Few people realize the important role that a rodent had in this nation’s birth.
It’s an amazing story that, very likely, played a part in why and how you’re here today.
You see, when European settlers first arrived in North America more than four centuries ago, they were greeted by the brutally cold temperatures of East Coast winters. Every year, thousands of folks died because of the harsh conditions.
Remedies were scarce, but one of the best things pioneers found to help them survive was the thick, insulating fur of a beaver (Castor canadensis). It was a discovery that changed the nation.
During the late 18th century, beavers were plentiful across North America. Unfortunately, as more and more Europeans migrated to America, that would change.
With beaver pelts selling for outrageous prices, adventurous trappers plowed across the country’s unexplored lands in search of beavers and the wealth their pelts could provide. As trappers became experts at harvesting the animals, beaver numbers across the country dipped into dangerously low territory.
Beavers nearly wiped out in Pennsylvania: In Pennsylvania, trappers nearly wiped out the entire beaver population. At the beginning of the 19th century, there were no or, at the least, very few beavers in the entire state.
Fortunately things have changed.
In 1917, the Game Commission released a pair of beavers from Wisconsin into a remote valley in Cameron County. Since then, descendants of the pair, and other beavers brought into the state from Canada, have brought the population back to healthy levels.
These days, beavers can be found in large numbers across the state, especially in the heavily-forested northern counties.
Thanks to restoration efforts, beaver trapping is again possible throughout Pennsylvania. In fact, hunters record an annual harvest of some 9,000 of the state’s beavers each year. Trapping is the most common technique used to harvest the furry critters.
It’s a controversial method, but there’s no debating that trapping plays a critical role in keeping the population under control. If left unchecked, beavers can cause immense damage.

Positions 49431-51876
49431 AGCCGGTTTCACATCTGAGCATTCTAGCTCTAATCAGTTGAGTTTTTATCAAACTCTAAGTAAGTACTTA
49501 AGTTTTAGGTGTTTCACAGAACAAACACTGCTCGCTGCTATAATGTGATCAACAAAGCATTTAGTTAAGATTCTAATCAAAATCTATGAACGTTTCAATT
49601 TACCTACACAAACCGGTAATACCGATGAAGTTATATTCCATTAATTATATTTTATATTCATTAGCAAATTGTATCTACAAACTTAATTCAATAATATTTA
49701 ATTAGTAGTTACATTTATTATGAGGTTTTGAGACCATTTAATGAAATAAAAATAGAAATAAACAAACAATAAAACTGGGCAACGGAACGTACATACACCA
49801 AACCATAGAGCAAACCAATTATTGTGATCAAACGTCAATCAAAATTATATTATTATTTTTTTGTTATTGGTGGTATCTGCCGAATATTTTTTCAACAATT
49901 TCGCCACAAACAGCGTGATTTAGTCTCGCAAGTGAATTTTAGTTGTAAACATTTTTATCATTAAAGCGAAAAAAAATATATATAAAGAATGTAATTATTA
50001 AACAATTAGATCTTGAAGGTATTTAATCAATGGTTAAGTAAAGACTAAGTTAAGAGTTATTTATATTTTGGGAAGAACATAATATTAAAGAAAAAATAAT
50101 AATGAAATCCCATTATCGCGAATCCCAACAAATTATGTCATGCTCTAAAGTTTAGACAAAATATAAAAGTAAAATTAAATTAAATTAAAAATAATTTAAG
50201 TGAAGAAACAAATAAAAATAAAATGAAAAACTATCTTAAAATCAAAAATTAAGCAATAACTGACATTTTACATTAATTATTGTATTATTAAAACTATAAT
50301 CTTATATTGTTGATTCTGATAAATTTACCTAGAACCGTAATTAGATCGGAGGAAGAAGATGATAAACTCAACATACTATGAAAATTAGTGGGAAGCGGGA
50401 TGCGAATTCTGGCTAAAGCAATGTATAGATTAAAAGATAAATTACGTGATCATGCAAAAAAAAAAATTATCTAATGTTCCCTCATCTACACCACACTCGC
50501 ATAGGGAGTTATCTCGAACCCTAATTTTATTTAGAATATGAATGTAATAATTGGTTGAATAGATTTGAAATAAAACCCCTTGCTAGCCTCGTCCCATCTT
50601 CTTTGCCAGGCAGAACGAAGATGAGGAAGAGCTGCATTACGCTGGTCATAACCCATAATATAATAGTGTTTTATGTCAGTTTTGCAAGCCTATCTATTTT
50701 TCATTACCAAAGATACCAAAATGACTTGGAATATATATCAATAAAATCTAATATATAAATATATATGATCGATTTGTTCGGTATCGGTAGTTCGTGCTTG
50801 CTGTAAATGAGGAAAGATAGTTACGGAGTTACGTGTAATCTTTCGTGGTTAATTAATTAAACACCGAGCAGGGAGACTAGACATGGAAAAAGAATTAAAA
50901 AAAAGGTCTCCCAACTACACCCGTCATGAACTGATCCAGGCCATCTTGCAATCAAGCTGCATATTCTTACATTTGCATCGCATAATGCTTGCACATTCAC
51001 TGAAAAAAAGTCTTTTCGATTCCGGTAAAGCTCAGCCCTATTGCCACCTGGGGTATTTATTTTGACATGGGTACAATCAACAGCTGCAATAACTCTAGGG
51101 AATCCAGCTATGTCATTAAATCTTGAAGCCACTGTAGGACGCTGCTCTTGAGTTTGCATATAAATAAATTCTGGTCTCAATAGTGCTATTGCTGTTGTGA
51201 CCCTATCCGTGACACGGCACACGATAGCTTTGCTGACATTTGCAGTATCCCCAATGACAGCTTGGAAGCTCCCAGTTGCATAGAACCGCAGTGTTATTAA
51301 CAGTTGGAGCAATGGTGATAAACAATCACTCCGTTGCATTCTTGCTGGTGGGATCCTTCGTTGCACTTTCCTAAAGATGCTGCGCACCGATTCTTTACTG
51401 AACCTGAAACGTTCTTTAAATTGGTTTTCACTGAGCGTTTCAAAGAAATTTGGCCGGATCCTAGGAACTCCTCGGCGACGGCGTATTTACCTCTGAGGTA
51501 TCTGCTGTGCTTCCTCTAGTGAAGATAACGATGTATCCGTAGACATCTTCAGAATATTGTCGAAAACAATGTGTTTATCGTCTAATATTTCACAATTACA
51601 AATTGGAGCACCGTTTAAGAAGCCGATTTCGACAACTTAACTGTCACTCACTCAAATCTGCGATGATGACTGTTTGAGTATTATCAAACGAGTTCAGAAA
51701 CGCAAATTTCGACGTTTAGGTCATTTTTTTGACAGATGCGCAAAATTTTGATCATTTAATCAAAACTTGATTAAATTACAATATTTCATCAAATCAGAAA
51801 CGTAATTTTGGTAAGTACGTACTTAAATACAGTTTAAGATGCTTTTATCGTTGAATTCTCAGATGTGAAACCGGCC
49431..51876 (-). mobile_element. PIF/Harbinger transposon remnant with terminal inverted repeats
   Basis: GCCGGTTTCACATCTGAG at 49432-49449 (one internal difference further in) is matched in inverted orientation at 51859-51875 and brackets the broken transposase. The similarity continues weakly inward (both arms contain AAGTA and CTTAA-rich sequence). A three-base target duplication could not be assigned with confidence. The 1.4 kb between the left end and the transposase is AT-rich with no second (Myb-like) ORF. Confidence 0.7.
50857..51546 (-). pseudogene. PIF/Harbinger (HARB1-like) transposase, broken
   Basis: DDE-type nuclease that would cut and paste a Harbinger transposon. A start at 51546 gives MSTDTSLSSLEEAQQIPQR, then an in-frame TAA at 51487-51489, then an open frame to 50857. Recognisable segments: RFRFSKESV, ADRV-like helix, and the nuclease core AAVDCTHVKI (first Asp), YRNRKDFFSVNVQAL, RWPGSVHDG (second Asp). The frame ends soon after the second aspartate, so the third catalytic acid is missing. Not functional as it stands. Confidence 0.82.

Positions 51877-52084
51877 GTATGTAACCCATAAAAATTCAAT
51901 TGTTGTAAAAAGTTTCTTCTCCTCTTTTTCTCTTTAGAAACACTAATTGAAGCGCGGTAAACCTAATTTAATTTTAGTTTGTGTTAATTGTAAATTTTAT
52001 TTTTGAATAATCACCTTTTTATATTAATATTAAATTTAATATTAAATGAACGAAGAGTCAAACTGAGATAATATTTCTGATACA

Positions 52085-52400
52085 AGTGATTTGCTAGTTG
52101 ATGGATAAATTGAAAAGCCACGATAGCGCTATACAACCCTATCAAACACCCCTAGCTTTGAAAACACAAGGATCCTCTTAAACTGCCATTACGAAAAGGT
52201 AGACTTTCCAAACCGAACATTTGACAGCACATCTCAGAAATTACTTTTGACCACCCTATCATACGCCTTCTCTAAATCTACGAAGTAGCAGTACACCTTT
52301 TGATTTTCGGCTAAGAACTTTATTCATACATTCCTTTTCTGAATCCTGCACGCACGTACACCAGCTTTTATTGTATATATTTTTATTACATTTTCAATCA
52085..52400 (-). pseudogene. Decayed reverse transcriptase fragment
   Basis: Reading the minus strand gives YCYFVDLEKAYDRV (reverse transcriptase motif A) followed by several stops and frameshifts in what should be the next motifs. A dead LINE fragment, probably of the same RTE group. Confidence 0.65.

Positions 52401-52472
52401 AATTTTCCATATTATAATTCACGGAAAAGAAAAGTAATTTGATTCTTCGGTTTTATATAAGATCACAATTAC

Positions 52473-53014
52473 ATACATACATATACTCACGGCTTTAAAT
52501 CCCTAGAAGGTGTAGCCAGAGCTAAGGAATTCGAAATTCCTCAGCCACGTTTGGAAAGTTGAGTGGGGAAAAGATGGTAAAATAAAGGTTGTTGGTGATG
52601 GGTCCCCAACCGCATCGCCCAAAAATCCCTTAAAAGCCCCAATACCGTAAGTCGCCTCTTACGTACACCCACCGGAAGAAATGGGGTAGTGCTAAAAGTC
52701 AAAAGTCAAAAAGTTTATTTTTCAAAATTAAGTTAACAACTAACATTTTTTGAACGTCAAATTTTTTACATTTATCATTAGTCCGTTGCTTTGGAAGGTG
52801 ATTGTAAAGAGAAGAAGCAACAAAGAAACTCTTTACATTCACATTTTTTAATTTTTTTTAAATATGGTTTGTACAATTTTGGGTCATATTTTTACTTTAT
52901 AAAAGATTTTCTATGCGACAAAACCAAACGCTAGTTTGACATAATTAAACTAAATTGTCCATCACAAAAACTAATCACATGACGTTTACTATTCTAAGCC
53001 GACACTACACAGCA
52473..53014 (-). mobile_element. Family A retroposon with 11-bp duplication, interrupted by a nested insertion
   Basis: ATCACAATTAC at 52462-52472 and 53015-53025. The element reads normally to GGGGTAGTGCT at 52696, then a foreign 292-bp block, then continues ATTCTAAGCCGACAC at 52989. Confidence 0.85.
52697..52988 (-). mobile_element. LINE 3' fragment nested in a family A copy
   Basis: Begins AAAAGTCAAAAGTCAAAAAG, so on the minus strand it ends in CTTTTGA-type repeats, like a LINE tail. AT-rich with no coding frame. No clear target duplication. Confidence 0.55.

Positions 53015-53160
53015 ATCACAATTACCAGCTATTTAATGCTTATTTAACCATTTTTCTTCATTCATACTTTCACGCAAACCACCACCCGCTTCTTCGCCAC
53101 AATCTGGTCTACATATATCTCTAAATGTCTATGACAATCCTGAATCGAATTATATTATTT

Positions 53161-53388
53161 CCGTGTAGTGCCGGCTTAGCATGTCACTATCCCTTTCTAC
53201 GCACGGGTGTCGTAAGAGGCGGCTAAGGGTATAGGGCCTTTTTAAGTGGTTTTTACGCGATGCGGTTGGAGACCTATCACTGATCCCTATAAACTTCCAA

Beavers, which can weigh as much as 60 pounds when fully grown, gnaw through tree trunks to get at the nutritious leaves and twigs that wait above. When they are finished dining on the wood, they use their ever-growing front teeth to cut the tree into smaller sections that they use to build dams and lodges.
The animals build lodges in the middle of small streams to protect themselves from predators and for shelter from the weather. Then they build dams in the streams to create a protective moat around their lodge.
Beavers also use the dams to control a stream’s water level. Often, they will increase the size of a dam in order to make the pool behind it deeper. This allows the agile swimmers to reach more food without having to leave the safety of the water.
It’s an ironic habit. After all, hundreds of years ago, precious beaver fur lured countless men out of the safety of East Coast towns and into the country’s unsettled west.
Before long, just like a sprawling beaver den, these explorers reached the Pacific and a burgeoning nation stretched from ocean to ocean behind them.
No doubt, the critters and their warm pelts changed the fate of our nation.
Andy Snyder writes about the outdoors for The York Dispatch. He can be reached at firstname.lastname@example.org.